Recently at Flatiron, I was building a super-simple SPA (single page application) that consumed an external API and performed some basic operations on the page. My goal was to mimic a JS file pattern I had seen with my instructor where we had an app class managing a lot of functionality, an adaptor class fetching from the API and a DogBreed class to handle the returned objects and their requisite methods.
It was going well and I was getting back objects from a fun dog API. At least, it was great until I got in a bit over my head trying to attach event listeners to DOM elements I was adding to the page after completing a GET request with
fetch, and the context of
this I wanted to preserve was being lost in the process. I started looking for ways to perform actions based on changes to the DOM - enter the MutationObserver class.
As the name suggests, the purpose of mutation observers is, well, to observe. Specifically, DOM elements. And look for mutations. In the DOM elements.
More specifically, it’s a built-in object type that’s intended to handle changes performed on the DOM. When an element under observation changes in the DOM, a new MutationRecord is created which carries with it data about the nature of that change. In practice, I only used it to get information on what had been changed via console log.
We first have to initialize a new instance of the MutationObserver class. That requires one argument - a callback function. In the above case, it’s just a console log of a MutationRecord object which is generated when the conditions are met for the observation.
Let’s say that we are given the above HTML. In order to start observing, we need a target and a configuration object (MutationObserverInit) that tells the Observer what should be generated in the MutationRecord instance when something changes in the DOM target.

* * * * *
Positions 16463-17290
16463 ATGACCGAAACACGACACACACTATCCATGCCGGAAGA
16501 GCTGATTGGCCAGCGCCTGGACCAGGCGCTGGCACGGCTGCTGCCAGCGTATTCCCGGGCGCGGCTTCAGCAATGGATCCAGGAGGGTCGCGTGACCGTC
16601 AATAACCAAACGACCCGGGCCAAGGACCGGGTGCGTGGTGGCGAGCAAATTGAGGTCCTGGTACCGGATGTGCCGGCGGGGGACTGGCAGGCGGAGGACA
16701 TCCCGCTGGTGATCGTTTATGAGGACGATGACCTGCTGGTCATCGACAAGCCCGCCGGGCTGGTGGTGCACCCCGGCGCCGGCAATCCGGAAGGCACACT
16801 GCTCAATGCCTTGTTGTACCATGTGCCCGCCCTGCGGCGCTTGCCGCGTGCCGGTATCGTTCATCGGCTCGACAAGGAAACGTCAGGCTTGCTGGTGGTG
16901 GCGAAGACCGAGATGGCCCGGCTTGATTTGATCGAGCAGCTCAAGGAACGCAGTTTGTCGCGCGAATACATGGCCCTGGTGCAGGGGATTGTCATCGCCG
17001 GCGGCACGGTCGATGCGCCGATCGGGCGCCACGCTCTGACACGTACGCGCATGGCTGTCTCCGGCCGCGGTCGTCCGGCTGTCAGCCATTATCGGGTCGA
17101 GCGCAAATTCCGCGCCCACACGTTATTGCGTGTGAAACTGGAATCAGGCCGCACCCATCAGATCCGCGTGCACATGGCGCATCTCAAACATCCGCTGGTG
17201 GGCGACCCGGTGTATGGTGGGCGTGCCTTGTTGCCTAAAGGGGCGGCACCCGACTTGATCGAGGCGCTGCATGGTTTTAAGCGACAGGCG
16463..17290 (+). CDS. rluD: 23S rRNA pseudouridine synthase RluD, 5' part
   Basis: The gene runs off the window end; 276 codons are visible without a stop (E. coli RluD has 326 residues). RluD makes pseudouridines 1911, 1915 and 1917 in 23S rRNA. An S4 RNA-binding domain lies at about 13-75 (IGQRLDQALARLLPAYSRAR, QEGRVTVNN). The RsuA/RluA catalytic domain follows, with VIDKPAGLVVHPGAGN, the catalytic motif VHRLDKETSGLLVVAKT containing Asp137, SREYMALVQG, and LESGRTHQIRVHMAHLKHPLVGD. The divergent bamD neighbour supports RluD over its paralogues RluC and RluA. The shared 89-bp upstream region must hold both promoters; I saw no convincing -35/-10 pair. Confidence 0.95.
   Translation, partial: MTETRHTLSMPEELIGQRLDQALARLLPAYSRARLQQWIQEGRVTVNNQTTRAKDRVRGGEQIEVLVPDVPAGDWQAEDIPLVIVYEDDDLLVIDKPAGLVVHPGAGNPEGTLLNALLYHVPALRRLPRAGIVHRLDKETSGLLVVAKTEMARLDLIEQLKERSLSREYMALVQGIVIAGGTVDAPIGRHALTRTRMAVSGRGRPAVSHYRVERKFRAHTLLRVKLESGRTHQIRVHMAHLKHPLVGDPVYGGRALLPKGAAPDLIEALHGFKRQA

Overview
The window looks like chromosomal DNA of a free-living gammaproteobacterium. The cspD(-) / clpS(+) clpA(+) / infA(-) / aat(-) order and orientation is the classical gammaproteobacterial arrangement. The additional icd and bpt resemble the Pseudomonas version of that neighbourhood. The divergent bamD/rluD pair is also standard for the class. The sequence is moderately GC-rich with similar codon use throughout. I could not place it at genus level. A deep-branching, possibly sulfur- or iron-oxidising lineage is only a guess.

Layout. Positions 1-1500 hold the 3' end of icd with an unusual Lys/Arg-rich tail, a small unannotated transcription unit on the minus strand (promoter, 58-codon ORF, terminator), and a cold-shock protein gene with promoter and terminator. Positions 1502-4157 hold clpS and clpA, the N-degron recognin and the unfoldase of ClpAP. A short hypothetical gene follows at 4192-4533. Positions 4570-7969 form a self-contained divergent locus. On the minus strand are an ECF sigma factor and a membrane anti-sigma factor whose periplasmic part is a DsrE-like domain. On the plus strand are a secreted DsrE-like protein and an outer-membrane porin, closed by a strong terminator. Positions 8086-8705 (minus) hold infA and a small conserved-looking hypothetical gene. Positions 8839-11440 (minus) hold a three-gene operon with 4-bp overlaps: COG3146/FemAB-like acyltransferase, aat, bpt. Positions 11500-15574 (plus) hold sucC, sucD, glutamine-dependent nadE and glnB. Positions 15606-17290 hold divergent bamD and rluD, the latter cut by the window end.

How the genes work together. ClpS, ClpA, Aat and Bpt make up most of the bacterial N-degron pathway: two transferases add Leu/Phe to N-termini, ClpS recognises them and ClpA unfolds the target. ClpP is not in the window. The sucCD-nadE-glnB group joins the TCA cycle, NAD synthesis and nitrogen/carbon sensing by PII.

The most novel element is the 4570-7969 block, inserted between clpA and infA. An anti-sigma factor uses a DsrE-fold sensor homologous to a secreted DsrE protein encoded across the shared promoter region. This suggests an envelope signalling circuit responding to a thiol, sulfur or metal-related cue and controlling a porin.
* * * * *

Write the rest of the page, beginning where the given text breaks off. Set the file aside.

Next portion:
The MDN documentation on MutationObserver indicates that you need to have one of the first three keys present and set to true in the “conf” (MutationObserverInit) object above set to true or else it won’t be valid. Without one of those tree, a TypeError is thrown.
To start observing, we pass in the target and conf to the
.observe method of the instance we created. Once that has happened without incident, we can see the MutationRecords as they are logged to the browser console (at least in my current callback function, that is).
If we wanted to unbind the observer, effectively killing it, we would only need to call:
Okay, but WHY Use a MutationObserver?
For a little while, I struggled to find real-world use cases for MutationObservers until I found this article on Eager.io which details (and even demos one) real world value. In particular, observers can capture element as they hit the DOM before they are rendered to make changes that a user wouldn’t see but would have a great impact, like optimizing images or a similar value-add situation.
In essence, it seems that a big part of the value of a MutationObserver is that it monitors changes in the DOM itself like attribute changes/additions, new children, new nodes, etc. It’s less driven (out of the box, at least) by interaction with those elements on the page.
One other important factor reported in this post on the Opera dev blog is that an observers are more efficient in some respect than event handlers. In an example given to add 2500 document fragments to a document, the claim is that the event handler is invoked 2500 times but the observer’s callback only once. Sadly, the test that was originally used to demonstrate that fact no longer works to confirm.
MutationObserver is Neat-o, but May Not Be Great for Large Applications
Last thing I wanted to talk about, particularly in the context I mentioned earlier (monitoring all nodes as added to DOM), observing mutations is potentially very expensive as it could happen hundreds of times a second in the correct context. The expense will be dependent on the complexity and the size of the node tree we’re observing. The accepted answer in this StackOverflow question has some pretty rigorous suggestions for optimization, but for my purposes, this topic requires more study and some benchmarking on an actual application to better determine its viability.